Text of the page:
>Okay, I’m not sure what the deal is with me and tenderloins for the last couple of weeks, but they so flippin’ awesome! With Katie out of town this week, I got to do the grocery shopping by myself. This is good for two reasons: 1) I don’t have to weigh my wallet down with a bunch of silly things… like vegetables (just kidding, I bought some fruit, salad stuff and asparagus to go along with the veggies we already had); and 2) I can get some meat that we don’t usually get. This week was a beef tenderloin and a duck (yet to be made).

Now, in case you didn’t know, beef tenderloin is where filet mignon comes from. I know, I know, we all thought it descended down from heaven overnight, but that was manna. Translation: it is an extremely tender and flavorful piece of meat. I decided that I would cook this in a way similar to the grilled pork tenderloin from last week – on the grill.
One thing I learn in preparing this beef tenderloin is that there are a lot of knife skills that would come in handy, which I don’t have. I sliced it up pretty good trying to trim some of the excess fat and the silver skin, and then I cut it in half because I don’t need to eat all five pounds of this thing at once. After the trimming and separating, there was probably about four pounds left. Two and a half of that got tied together and put in the freezer for later consumption, which left me with about a pound and a half to play with.
Last week I watched an episode of Good Eats that talked about making a dry rub mix. Here is the thing to remember (according to Alton Brown): 8+3+1+1. 8 parts brown sugar, 3 parts kosher salt, 1 part chili powder and 1 part whatever else you want. I used 1/4 cup as my primary measurement, so it amounted to:
Matt’s Dry Rub Mix
2 cups of brown sugar
3/4 cup of kosher salt
1/4 cup of chili powder
1/4 cup of mixture of cumin, cinnamon, onion powder, garlic powder, cayenne pepper (and possibly a couple of other things that I can’t remember right now)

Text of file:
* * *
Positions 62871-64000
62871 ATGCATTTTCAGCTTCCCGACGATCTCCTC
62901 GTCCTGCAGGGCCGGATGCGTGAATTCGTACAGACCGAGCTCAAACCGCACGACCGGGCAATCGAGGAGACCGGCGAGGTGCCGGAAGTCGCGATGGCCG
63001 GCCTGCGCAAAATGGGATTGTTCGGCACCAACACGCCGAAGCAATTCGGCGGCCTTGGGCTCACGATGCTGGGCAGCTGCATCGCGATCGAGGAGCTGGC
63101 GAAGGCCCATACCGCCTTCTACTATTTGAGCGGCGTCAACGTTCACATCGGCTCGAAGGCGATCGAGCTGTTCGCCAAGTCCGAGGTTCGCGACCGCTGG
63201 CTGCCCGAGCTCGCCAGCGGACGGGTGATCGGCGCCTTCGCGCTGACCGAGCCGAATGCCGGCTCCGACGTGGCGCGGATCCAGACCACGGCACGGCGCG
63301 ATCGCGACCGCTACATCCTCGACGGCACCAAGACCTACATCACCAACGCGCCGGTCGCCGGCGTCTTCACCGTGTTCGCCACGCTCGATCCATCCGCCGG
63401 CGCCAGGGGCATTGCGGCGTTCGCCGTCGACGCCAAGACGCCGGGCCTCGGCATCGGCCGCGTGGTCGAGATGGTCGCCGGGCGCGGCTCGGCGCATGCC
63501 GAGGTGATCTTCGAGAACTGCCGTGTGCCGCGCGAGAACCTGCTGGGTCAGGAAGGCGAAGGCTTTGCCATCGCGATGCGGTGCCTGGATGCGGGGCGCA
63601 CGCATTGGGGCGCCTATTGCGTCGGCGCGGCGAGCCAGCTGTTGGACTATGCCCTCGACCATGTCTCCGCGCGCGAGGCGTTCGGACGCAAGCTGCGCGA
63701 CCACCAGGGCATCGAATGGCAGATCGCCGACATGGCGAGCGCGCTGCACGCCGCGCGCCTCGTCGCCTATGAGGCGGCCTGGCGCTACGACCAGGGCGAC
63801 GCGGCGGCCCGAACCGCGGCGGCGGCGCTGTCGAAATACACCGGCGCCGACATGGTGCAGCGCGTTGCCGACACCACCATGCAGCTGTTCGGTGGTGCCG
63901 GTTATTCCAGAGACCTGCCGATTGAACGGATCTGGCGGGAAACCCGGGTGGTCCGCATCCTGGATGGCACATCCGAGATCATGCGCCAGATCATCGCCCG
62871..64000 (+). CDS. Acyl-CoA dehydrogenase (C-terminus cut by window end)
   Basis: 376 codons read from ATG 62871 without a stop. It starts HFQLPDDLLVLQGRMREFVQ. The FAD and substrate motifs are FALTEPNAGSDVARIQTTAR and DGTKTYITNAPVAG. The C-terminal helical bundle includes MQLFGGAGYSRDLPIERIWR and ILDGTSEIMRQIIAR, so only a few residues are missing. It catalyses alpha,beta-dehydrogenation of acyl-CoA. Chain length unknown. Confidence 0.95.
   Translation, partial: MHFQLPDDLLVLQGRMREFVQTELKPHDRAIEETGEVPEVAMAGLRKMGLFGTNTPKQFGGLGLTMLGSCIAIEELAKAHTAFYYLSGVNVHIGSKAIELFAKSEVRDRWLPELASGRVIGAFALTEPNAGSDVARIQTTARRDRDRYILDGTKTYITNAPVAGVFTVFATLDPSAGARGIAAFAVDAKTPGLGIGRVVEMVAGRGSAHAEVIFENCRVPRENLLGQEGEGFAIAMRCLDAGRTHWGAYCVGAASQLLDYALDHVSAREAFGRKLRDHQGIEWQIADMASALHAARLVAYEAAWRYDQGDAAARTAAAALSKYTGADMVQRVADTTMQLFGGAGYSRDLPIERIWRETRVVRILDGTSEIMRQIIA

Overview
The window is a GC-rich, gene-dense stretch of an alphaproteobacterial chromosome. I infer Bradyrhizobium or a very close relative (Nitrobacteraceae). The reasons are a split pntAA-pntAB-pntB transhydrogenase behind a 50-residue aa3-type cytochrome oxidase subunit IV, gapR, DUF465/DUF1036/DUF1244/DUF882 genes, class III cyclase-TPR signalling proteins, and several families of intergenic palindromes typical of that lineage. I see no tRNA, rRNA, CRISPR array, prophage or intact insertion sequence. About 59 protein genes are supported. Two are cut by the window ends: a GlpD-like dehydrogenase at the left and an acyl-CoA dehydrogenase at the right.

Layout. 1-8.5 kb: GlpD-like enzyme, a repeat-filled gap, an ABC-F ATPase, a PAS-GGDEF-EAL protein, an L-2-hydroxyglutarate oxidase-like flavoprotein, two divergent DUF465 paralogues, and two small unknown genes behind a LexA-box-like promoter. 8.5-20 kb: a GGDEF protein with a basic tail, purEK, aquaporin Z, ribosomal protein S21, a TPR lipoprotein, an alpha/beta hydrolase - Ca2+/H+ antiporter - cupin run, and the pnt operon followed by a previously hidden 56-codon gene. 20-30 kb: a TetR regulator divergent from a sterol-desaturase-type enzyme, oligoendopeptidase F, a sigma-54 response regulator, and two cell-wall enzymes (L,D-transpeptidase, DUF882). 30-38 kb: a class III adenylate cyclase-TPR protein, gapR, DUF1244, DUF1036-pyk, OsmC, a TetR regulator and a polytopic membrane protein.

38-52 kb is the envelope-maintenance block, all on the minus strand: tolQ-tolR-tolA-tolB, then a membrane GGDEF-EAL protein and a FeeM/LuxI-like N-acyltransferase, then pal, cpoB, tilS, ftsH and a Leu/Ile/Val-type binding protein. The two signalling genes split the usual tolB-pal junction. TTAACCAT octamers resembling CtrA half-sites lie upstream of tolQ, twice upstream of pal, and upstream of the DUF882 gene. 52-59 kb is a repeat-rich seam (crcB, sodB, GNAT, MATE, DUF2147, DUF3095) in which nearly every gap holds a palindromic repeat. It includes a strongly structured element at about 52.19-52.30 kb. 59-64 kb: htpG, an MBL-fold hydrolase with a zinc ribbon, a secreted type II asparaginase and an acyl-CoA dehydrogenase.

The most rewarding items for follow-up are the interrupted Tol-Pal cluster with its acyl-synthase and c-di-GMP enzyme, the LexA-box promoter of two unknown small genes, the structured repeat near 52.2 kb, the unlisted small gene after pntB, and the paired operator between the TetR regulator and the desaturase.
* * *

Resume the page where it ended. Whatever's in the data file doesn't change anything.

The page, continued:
Mix it all together and store it in a container.
I took the pound and a half of tenderloin and liberally spread the dry rub on both sides, and let it sit for about 15 minutes. I went to the grill, brushed it with a little EVOO (extra virgin olive oil), and cranked it to high. After a few minutes, I turned the grill to low and put the tenderloin on. I let it cook for about 7 minutes on one side and 8 on the other, then pulled it off.
The tricky thing about this particular cut was that one end was very narrow and not very thick, while the other end was wide and about an inch and a half thick. This basically meant that one end of the tenderloin was at a nice medium well, while the other end was in the medium rare range (rare at the very center). However, it was amazing! I only ate about a third of it the first night, but finished it for lunch the next day (count it – that’s a pound and a half of beef in 18 hours; delicious, tender, tasty beef). I paired it with some green beans and a nice, cold Mountain Dew. Simply awesome. I’ll let you know how the duck turns out later on in the week.
Here it is in the pan after adding the dry rub mix and letting it sit for 15 minutes or so. Looks kinda like salmon, doesn’t it?
Here is the glorious piece of meat on the grill. After doing it once, I would suggest 9 minutes to a side on medium heat.
And the finished product. Paired with some canned green beans given to us by our friends in Noblesville.
Simply incredible…
Advertisements